Betty Churcher

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Betty (Elizabeth) Ann Churcher, AO[1] (née Cameron) (born 11 January 1931 in Brisbane, Australia) is best known as director of the National Gallery of Australia from 1990 to 1997. She was also a painter in her own right earlier in her life. She won a travelling scholarship to Europe and attended the London Royal College of Art. She received an Master of Arts from the Courtauld Institute of Art, University of London in 1977.

From age 7 to 15, she attended Somerville House School paid for by her grandmother.[2] She left school after grade 10, because her father didn't think she needed a higher education.[2] Between 1972 and 1975, Churcher was art critic for The Australian newspaper. She was the Dean of School of Art and Design, Phillip Institute of Technology (now RMIT University) between 1982 and 1990, and director of the Art Gallery of Western Australia from 1987 to 1990. She left after disagreements with Robert Holmes à Court about the gallery's acquisition of a Pierre Bonnard painting.[3]She was then appointed director of the Australian National Gallery. She has hosted several television shows in the 1990s and written several books, including The Art of War about war artists. Her son, Peter Churcher, was Australia's official war artist in the War on Terrorism.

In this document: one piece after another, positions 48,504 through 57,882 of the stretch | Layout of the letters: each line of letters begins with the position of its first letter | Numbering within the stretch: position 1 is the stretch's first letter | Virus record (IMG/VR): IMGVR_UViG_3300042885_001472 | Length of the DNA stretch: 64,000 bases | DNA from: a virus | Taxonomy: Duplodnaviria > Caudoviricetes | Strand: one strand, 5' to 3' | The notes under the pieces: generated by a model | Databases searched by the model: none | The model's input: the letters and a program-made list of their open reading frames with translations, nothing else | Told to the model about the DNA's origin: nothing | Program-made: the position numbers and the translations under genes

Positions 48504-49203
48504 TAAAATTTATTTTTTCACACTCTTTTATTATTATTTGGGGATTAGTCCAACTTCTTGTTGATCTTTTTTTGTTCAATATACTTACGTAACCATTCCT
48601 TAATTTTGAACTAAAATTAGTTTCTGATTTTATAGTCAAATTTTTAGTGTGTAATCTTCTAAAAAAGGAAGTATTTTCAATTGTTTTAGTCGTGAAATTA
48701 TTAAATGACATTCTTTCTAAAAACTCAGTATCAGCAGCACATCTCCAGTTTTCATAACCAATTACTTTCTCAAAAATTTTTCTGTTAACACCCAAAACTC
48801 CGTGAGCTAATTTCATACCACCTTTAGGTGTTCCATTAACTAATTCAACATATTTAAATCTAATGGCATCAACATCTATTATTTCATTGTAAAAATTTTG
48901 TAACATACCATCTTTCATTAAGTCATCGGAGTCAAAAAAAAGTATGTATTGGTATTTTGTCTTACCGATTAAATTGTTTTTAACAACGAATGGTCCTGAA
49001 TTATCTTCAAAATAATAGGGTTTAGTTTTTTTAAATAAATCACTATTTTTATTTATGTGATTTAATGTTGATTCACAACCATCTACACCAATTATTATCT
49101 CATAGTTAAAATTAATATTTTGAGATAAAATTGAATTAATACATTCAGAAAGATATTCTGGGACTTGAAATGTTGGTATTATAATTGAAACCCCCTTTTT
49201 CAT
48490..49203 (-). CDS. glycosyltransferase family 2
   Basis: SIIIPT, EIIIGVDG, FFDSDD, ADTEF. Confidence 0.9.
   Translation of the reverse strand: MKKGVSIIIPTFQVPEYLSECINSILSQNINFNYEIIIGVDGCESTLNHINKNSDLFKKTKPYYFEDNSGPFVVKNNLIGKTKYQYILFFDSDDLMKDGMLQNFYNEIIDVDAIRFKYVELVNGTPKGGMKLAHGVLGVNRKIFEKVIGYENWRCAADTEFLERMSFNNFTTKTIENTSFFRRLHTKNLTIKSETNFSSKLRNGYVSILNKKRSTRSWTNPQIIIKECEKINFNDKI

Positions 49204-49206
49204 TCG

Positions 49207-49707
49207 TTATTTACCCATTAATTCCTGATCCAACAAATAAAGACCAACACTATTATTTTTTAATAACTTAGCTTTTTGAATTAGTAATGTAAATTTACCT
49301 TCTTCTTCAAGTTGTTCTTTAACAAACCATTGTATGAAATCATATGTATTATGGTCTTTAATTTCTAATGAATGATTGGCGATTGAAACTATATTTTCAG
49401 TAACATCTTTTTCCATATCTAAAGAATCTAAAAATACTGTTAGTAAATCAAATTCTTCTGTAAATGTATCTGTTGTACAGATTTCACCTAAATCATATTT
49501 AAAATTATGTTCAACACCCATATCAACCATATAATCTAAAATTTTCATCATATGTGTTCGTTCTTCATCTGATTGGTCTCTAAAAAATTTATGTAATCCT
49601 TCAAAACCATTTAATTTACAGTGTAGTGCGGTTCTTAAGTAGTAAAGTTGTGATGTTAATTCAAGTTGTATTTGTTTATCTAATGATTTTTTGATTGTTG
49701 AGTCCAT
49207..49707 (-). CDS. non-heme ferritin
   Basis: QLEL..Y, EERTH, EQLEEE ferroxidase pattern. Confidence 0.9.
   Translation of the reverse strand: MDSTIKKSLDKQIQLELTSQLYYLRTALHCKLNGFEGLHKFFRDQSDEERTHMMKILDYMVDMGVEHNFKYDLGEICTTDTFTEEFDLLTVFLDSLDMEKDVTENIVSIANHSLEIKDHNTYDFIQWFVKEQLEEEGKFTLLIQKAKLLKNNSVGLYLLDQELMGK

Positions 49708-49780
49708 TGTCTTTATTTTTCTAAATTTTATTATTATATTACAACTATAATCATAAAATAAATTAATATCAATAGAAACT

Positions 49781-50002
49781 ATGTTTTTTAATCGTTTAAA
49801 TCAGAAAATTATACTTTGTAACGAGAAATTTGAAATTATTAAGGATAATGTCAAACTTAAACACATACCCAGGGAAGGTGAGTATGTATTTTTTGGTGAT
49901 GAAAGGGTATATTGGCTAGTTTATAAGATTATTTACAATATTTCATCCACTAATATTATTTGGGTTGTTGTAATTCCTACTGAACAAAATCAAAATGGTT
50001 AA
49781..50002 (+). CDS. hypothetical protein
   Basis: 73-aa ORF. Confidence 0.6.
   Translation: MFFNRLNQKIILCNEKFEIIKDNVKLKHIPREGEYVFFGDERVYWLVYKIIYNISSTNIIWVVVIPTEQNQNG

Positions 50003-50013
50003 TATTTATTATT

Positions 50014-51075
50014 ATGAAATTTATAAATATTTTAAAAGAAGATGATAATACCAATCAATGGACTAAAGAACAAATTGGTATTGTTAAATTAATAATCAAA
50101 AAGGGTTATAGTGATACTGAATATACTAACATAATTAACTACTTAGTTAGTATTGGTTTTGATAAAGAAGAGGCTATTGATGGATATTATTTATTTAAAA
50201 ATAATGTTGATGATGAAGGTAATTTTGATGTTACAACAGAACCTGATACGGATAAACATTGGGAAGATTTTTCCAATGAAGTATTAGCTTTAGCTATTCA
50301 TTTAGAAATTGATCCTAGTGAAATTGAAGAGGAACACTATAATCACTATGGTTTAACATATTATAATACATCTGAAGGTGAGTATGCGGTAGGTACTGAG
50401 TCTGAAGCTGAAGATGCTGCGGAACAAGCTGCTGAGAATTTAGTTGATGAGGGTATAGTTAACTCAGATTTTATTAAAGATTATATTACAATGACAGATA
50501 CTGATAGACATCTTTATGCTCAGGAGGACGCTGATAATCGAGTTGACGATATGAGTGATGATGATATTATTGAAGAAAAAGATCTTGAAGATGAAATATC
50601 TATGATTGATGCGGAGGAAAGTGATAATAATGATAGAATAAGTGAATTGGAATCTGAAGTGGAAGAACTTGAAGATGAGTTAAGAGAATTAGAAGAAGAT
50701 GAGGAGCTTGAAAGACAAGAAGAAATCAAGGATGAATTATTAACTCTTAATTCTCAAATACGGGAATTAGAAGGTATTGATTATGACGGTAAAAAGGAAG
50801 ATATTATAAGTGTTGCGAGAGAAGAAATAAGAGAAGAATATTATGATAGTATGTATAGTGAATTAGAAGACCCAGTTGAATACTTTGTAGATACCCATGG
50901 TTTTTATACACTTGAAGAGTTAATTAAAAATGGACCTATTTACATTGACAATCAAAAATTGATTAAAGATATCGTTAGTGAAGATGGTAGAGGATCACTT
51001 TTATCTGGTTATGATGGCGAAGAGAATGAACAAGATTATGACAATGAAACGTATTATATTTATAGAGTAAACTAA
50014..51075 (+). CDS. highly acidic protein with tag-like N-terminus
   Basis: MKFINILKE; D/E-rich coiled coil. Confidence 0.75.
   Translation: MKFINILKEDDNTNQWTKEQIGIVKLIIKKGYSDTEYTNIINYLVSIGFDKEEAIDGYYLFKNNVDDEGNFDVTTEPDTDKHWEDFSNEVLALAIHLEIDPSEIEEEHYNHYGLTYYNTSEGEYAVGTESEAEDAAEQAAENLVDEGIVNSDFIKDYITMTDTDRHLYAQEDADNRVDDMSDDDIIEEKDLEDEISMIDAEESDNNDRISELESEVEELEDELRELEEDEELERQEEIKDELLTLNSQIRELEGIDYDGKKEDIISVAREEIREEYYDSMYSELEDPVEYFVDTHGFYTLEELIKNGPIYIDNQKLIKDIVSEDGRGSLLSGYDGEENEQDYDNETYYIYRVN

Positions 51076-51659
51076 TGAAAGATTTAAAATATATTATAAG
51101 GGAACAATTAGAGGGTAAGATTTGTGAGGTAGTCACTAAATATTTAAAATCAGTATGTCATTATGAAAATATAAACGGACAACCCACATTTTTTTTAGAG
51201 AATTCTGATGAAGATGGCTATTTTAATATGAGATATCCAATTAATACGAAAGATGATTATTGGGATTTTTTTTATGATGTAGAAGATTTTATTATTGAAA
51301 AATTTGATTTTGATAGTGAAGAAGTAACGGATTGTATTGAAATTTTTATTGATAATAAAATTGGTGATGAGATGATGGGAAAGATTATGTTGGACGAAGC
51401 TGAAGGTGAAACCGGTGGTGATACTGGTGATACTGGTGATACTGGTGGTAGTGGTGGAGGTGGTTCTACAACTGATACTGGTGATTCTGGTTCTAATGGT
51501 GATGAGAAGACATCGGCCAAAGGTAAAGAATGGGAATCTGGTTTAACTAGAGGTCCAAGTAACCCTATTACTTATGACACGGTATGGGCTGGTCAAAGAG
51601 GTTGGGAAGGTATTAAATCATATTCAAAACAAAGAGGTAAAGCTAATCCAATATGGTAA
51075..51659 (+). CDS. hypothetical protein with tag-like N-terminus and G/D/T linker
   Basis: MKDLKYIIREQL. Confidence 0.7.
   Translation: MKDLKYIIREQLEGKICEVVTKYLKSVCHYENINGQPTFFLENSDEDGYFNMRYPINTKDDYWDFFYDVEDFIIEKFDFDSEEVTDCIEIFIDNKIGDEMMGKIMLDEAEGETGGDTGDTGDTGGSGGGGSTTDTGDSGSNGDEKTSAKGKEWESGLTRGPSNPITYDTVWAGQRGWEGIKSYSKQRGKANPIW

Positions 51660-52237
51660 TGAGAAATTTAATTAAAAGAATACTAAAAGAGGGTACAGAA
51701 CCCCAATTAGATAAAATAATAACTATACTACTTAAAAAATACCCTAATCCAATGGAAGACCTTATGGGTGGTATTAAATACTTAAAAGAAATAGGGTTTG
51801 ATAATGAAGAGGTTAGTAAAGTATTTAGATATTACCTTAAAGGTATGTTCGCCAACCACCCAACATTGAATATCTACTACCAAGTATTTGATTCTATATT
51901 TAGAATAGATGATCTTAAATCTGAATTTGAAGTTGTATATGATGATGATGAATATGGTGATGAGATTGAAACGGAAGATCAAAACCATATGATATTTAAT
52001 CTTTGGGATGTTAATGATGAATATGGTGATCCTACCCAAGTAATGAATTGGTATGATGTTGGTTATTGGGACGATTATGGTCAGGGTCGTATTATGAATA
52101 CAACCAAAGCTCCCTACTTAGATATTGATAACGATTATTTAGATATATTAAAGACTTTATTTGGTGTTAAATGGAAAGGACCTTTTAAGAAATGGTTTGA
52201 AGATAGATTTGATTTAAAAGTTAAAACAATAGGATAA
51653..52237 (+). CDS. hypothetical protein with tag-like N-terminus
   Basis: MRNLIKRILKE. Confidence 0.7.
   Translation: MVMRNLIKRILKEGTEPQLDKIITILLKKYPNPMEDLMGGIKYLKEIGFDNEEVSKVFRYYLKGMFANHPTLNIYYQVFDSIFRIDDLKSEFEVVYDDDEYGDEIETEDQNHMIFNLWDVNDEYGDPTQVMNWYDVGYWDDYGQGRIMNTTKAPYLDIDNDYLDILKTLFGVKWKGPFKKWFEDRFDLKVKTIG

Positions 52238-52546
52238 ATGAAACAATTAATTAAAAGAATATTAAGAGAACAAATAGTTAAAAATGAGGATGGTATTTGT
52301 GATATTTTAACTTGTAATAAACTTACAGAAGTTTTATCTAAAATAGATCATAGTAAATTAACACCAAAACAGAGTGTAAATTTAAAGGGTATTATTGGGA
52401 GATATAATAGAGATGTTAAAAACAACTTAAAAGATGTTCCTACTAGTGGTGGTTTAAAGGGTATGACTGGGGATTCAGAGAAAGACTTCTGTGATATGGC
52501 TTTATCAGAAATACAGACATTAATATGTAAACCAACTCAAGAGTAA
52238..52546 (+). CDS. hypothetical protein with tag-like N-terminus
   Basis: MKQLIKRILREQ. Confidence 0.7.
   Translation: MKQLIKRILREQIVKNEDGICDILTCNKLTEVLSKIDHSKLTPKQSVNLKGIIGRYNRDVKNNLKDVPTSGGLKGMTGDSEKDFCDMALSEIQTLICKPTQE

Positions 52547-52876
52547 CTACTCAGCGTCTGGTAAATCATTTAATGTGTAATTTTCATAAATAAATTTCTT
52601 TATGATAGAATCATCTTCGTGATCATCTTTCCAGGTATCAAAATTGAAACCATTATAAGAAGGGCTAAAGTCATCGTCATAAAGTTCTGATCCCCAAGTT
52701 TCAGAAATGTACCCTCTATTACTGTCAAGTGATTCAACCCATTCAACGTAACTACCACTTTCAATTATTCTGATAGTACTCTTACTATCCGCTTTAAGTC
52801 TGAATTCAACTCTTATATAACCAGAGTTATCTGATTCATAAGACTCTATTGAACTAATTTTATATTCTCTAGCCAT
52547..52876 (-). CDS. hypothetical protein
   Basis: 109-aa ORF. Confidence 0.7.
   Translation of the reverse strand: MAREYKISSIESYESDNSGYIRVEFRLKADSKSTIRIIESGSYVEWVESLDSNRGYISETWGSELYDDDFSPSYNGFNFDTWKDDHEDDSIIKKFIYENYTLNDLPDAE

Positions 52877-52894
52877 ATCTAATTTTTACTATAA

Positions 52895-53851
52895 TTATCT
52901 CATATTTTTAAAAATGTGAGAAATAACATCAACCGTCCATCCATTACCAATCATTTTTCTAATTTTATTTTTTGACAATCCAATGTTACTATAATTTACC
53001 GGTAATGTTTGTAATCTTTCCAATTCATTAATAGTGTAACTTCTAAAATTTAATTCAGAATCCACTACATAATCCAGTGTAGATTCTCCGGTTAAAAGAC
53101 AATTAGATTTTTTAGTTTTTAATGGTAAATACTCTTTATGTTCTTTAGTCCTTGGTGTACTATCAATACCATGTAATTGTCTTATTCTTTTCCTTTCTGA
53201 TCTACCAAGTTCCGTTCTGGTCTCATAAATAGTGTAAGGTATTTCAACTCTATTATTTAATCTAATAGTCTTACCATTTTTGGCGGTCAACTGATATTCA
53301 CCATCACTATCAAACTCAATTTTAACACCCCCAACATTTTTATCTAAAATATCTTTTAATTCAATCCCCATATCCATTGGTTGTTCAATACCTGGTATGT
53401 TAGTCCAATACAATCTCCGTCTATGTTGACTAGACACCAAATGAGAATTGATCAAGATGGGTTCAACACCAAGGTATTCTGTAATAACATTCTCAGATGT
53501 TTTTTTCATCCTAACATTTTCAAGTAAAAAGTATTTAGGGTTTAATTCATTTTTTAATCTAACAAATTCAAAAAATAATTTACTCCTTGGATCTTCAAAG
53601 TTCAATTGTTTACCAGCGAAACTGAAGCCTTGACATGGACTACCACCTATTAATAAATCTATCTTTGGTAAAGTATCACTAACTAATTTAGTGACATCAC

While director of the National Gallery, she was dubbed "Betty Blockbuster" because of her love of blockbuster exhibitions and for her love of movies. Churcher initiated the building of new galleries on the eastern side of the building, opened in March 1998, to house large-scale temporary exhibitions. She changed the name of the Gallery from the Australian National Gallery to its current title. During her period the Gallery also purchased Golden Summer, Eaglemont by Arthur Streeton for $3.5 million. This was the last great picture from the Heidelberg School still in private hands.[4]

External images
Photograph
2008 photograph by Dean Golja

In 1996 a portrait of Churcher painted by her son, Peter Churcher and titled Betty at Home was a finalist in the Archibald Prize. The prize is awarded for the "best portrait painting preferentially of some man or woman distinguished in Art, Letters, Science or Politics".[5] Davida Allen painted a portrait of her in 1990, titled Hey Betty.

Churcher now dedicates her time to displaying hidden artworks and lesser known acquisitions of the National Gallery of Australia in a television program called "Hidden Treasures" on the Australian Broadcasting Corporation. Betty is married to Roy and has four sons, Ben, Paul, Peter and Tim. She has seven grandchildren: Isabel, Lucas, Saul, Charlotte, Toby, Reuben and Oliver.

Publications[edit]

Churcher has written a number of books on art including:

See also[edit]

Notes[edit]

  1. ^ "Churcher, Elizabeth Ann". [1] It's an Honour website. 11 June 1996. Retrieved 6 July 2008. 
  2. ^ a b "Betty Churcher – Interview Transcript tape 1". Retrieved 12 September 2010. 
  3. ^ "A Life Well Drawn" by Kate Legge, The Weekend Australian Magazine, 29–30 March 2014, pp. 10–14
  4. ^ Green, Pauleen (ed) (2003). Building the Collection. National Gallery of Australia. p. 174. ISBN 0-642-54202-3. 
  5. ^ "Archibald Prize 07". Art Gallery NSW. Retrieved 19 July 2007. 

External links[edit]

Cultural offices
Preceded by
James Mollison
Director of the National Gallery of Australia
1990–1997
Succeeded by
Brian Kennedy